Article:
In a decision that is bound to complicate life for the Planning Department, the city’s Planning Commission during a special meeting Tuesday voted unanimously against recommending the City Council support placing an increase in the 45-foot building height limit on this November’s ballot.
Joanna Hankamer, Director of Planning and Community Development, asked the commission to consider giving the Council recommendations on increasing the height as way to help the city meet the state’s demand that South Pasadena plan to accommodate 2,062 affordable housing units, including 1,151 low income units, 333 moderate income units and 578 “above moderate” income units.
The Planning department has put considerable time and effort into figuring out how the city could accommodate this mandatory target, which is a 3,000 percent increase over 63 units the state demanded in the previous eight-year cycle of the Regional Housing Needs Assessment (RHNA).
Cognizant of how unpopular a city-wide building height increase would be, the planning department and its contractor PlaceWorks, came up with a plan. An estimated 1,136 units could be accommodated through an “aggressive” restructuring of the city’s policies for construction of accessory dwelling units (ADUs) and development on vacant lots in town under the pending General Plan and Downtown Specific Plan revisions.
The Department devised several approaches to deal with the remaining 926-unit shortfall: redevelop underutilized lots in downtown and neighborhood centers (370 units); rezone non-residential for multi-family buildings (100 units); rezone open space for multi-family buildings (not recommended); rezone and incentivize single-family neighborhoods to allow multi-family buildings (not recommended); and increase building heights and densities at five specific locations (476 units).
The five sites proposed are the Gold Line storage site at 919 Mission St., the Vons supermarket site on the 1100 block of Fair Oaks Ave., the Ralphs supermarket site and neighborhood center at 1745 Garfield, and two sites in the Ostrich Farm neighborhood including the vacant area at 123 Pasadena Ave. and the Tyco Site at 220 Pasadena Ave. If building heights are raised modestly at these five sites, developments to accommodate up to 542 units could be built.
The Department’s ideas are only briefly summarized here; anyone interested in details should refer to the staff report. Hankamer and the consultant acknowledged that considerably more work would have to be done to establish the viability of using these five sites, including on the receptiveness of the current owners, not all of whom have been consulted. Staff represented that height limits at these five sites could be lifted without running afoul of spot zoning restrictions.
The commissioners puzzled over these and other details at some length. But they were also faced with a short deadline. The city must decide whether to put any height increase on the ballot at its next meeting Aug. 5 to get it on the November 3 ballot. That’s because there is a deadline for the city to finalize its approach as part of the Housing Element in its General Plan by October 2021, or face the prospect of the state coming in an enforcing its own approach to ensure the city will meet the RHNA targets. There was a more parochial time pressure as well because the commission had to wrap up its meeting before the scheduled start of the city’s Transportation commission meeting, since both must use the same teleconferencing line.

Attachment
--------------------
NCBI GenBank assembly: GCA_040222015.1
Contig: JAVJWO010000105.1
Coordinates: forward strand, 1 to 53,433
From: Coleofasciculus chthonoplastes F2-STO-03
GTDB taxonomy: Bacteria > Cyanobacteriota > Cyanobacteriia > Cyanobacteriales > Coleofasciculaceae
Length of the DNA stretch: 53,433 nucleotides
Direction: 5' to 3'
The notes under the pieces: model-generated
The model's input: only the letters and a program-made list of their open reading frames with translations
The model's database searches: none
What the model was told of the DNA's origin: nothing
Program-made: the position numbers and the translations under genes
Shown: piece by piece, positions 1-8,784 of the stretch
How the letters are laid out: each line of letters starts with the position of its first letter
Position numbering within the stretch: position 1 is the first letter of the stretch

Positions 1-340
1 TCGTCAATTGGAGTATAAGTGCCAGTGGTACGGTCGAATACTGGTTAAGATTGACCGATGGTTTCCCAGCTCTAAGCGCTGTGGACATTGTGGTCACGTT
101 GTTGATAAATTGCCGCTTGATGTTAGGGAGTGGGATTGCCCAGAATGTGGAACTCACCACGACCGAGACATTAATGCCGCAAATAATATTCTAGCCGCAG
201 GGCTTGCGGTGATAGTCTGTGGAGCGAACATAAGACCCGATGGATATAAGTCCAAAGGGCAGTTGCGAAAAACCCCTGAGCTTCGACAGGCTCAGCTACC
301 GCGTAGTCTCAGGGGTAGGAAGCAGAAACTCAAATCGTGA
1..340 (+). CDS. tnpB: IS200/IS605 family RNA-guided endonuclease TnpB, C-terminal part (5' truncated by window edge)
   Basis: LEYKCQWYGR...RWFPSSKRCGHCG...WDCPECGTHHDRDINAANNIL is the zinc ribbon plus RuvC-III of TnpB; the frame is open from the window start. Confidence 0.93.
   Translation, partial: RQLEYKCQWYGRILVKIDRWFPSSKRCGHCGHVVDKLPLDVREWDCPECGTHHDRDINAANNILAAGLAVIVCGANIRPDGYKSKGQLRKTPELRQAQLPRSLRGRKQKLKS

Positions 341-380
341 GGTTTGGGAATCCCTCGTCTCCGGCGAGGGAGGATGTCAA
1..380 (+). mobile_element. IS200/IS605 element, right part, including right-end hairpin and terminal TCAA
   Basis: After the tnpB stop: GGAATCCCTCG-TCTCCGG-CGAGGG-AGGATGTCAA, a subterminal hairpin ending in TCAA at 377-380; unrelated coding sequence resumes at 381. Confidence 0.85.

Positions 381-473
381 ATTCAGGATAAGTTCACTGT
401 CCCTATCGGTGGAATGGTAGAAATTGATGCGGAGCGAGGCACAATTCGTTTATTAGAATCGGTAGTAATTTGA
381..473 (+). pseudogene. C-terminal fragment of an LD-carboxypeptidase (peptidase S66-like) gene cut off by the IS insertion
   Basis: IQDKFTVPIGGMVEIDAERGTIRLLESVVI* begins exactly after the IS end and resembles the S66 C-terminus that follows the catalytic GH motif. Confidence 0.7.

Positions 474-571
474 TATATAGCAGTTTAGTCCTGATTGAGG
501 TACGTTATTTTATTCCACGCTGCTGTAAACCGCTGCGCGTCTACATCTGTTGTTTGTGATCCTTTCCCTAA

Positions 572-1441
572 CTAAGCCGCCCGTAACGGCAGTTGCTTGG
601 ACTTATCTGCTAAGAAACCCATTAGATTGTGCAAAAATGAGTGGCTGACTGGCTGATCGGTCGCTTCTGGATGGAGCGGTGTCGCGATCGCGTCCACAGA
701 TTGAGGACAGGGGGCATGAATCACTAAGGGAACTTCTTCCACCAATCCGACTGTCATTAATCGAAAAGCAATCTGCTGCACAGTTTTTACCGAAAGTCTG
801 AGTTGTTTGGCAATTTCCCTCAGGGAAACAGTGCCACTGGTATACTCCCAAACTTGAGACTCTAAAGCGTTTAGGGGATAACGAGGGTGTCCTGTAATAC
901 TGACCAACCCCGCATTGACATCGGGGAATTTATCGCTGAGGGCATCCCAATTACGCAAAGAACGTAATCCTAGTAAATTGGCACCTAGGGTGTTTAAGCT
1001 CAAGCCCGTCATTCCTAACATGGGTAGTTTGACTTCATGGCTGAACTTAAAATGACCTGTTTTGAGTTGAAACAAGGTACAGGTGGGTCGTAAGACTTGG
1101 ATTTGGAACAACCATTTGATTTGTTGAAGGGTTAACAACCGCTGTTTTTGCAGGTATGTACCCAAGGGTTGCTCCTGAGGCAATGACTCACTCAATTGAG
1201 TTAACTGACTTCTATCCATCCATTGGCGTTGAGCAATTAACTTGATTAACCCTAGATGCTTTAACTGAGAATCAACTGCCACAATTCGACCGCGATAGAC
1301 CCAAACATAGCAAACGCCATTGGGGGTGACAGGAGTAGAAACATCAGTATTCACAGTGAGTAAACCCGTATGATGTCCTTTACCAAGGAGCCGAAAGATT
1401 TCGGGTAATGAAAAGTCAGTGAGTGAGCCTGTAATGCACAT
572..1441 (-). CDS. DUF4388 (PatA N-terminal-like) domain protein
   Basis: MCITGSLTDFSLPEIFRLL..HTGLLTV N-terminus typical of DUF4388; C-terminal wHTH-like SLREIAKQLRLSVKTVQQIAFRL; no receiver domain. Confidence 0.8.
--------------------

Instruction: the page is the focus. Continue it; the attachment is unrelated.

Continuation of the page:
As during a City Council meeting last week, commissioners were appalled at the unreasonableness of the 2,026-unit requirement and were inclined to seek ways to appeal or fight it. Council liaison Diana Mahmud sought to warn against that course. While empathizing with the frustration, she reported that her efforts to test the viability of amendment or appeal have shown both unlikely to succeed, while increasing the prospect for even more draconian consequences. “I am very concerned about the ramifications of not providing staff with an opportunity to demonstrate we can meet the RHNA number.”
But commissioners said they needed more information on alternative approaches and the viability of the five-site strategy. Commissioner John Lesak said while staff did a good job presenting information, he felt rushed and did not understand how the RHNA numbers were developed. “This is not a good time to do this. There needs to be more outreach” to the community as well, he added. There are unanswered questions about how adding all these new units will affect the school district and the city’s water, sewer, and other infrastructure.
Commissioner Laura Dahl supported a “strategic increase in heights” but said the matter had not been thought through well enough to be put on the ballot or to sufficiently educate voters. Commissioner Richard Tom agreed.
Commissioner Lisa Padilla said the only way she could recommend the Council to proceed is if the ballot language were written to preserve considerable flexibility on height, density and the sites involved.
Chair Janet Braun told the commissioners they had 7 minutes left to decide. She summed up the sentiment by saying the group was not ready to put the matter on the 2020 ballot. While supportive of the staff’s efforts there needs to be more consideration of the consequences for density, infrastructure, and other impacts.
“We are generally supportive” of the staff approach, Lesak added, “but need more information on ripple effects.”